House initiative to go solo in amending Charter would be unconstitutional, have no legal effect: Lagman

January 23, 2018 - 5:42 PM
Speaker Pantaleon Alvarez, seen in combo photo with Albay Rep. Edcel Lagman. The two lawmakers are both pushing the campaign to institute divorce in the country. iNTERAKSYON COMBO PHOTO

MANILA, Philippines – Any initiative of the House of Representatives to go solo in amending the Charter would have no legal effect and violates the 1987 Constitution, an opposition lawmaker said Tuesday.

“In a constituent assembly, the Senate and the House will have to meet together; there can be no separate shadow-boxing by the House and the other, the Senate. They have to meet in tandem,” Albay Representative Edcel Lagman said.

“Any result will be void, it has no legal effect because it is a blatant violation of the Constitution. . . . That is why the braggadocio that the House will do it separately does not comply with the constitutional mandate,” he added in a news conference.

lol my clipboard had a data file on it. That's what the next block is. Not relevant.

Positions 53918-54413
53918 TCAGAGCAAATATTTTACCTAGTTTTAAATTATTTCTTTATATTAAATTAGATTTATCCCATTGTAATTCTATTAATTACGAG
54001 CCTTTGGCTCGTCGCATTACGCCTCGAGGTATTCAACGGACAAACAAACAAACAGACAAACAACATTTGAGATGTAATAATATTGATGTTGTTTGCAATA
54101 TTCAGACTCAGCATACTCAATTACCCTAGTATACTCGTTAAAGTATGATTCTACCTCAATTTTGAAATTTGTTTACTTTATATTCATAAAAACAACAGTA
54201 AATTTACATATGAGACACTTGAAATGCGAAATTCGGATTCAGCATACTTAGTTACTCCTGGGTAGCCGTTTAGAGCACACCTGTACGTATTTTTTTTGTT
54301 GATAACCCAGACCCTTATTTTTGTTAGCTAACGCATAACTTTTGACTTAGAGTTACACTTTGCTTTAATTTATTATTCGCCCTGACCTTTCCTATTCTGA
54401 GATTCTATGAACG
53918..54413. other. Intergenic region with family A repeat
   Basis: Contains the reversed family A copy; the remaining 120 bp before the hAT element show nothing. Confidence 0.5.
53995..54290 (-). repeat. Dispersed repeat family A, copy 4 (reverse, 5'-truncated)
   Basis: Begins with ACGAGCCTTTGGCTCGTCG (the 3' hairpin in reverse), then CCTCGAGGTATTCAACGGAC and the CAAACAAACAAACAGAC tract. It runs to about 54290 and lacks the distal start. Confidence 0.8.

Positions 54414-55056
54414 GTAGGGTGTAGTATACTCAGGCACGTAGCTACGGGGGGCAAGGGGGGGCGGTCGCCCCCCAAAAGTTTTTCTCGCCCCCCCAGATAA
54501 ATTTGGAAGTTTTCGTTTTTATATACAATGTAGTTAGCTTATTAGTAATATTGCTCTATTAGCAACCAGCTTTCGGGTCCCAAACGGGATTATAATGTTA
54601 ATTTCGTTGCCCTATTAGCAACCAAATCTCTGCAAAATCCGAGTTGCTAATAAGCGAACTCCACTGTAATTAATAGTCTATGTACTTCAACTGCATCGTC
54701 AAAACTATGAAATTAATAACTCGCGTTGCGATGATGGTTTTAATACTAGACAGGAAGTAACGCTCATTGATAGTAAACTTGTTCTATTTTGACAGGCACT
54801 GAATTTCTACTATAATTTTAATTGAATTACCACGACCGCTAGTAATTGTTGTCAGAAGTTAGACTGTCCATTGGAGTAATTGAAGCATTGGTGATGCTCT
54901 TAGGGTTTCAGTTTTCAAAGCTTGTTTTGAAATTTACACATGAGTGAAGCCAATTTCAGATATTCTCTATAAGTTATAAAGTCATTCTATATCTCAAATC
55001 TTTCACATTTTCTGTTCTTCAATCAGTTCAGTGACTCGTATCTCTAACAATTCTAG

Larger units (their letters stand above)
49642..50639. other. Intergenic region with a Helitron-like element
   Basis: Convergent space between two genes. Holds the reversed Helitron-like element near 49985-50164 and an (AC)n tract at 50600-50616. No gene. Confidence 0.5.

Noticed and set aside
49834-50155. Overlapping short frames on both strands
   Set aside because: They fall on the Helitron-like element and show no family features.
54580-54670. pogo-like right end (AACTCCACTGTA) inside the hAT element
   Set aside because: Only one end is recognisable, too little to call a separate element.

Lagman issued the reaction after Speaker Pantaleon Alvarez said that the House is already in the process of amending the Charter. He said that after nationwide consultations, the House would draft the revised Constitution and have it voted on by at least three-fourths of the total number of House members and senators–even without the senators actually voting, as they have agreed that no one among them will be stampeded into joining the House-intiiated process. When approved, the draft from the House would be subjected to a plebiscite, possibly in May this year, simultaneous with the barangay elections.

Lagman said the 1987 Constitution prescribes three modes of amending the charter: through a constituent assembly, constitutional convention or people’s initiative.

Several senators have rejected the idea of sitting together with the House members and voting jointly.

Lagman said because “there is much disarray in calling for a constituent assembly,” it was better to introduce amendments or revisions to the Constitution through a constitutional convention.